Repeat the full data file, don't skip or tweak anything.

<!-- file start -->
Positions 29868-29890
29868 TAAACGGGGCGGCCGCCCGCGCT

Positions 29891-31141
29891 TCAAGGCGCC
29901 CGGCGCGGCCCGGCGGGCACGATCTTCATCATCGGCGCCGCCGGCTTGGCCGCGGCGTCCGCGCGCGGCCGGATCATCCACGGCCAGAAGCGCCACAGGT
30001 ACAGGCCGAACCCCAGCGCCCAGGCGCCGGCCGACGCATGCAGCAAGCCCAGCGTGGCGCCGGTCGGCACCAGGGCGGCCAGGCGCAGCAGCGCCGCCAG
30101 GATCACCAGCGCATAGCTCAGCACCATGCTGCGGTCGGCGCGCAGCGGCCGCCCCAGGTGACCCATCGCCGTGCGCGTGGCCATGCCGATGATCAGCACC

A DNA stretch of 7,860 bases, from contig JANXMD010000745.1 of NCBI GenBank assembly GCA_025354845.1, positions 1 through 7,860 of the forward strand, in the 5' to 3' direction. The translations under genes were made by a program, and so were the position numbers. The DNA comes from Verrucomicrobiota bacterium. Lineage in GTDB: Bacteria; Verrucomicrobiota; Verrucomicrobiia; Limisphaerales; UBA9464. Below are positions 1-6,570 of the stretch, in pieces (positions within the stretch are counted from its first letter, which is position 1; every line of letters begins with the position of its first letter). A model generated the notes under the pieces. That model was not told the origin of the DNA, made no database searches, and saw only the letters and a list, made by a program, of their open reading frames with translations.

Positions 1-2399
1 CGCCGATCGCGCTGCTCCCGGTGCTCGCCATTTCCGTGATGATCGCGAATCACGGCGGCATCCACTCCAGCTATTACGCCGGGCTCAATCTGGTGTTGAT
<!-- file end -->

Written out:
Positions 29868-29890
29868 TAAACGGGGCGGCCGCCCGCGCT

Positions 29891-31141
29891 TCAAGGCGCC
29901 CGGCGCGGCCCGGCGGGCACGATCTTCATCATCGGCGCCGCCGGCTTGGCCGCGGCGTCCGCGCGCGGCCGGATCATCCACGGCCAGAAGCGCCACAGGT
30001 ACAGGCCGAACCCCAGCGCCCAGGCGCCGGCCGACGCATGCAGCAAGCCCAGCGTGGCGCCGGTCGGCACCAGGGCGGCCAGGCGCAGCAGCGCCGCCAG
30101 GATCACCAGCGCATAGCTCAGCACCATGCTGCGGTCGGCGCGCAGCGGCCGCCCCAGGTGACCCATCGCCGTGCGCGTGGCCATGCCGATGATCAGCACC

A DNA stretch of 7,860 bases, from contig JANXMD010000745.1 of NCBI GenBank assembly GCA_025354845.1, positions 1 through 7,860 of the forward strand, in the 5' to 3' direction. The translations under genes were made by a program, and so were the position numbers. The DNA comes from Verrucomicrobiota bacterium. Lineage in GTDB: Bacteria; Verrucomicrobiota; Verrucomicrobiia; Limisphaerales; UBA9464. Below are positions 1-6,570 of the stretch, in pieces (positions within the stretch are counted from its first letter, which is position 1; every line of letters begins with the position of its first letter). A model generated the notes under the pieces. That model was not told the origin of the DNA, made no database searches, and saw only the letters and a list, made by a program, of their open reading frames with translations.

Positions 1-2399
1 CGCCGATCGCGCTGCTCCCGGTGCTCGCCATTTCCGTGATGATCGCGAATCACGGCGGCATCCACTCCAGCTATTACGCCGGGCTCAATCTGGTGTTGAT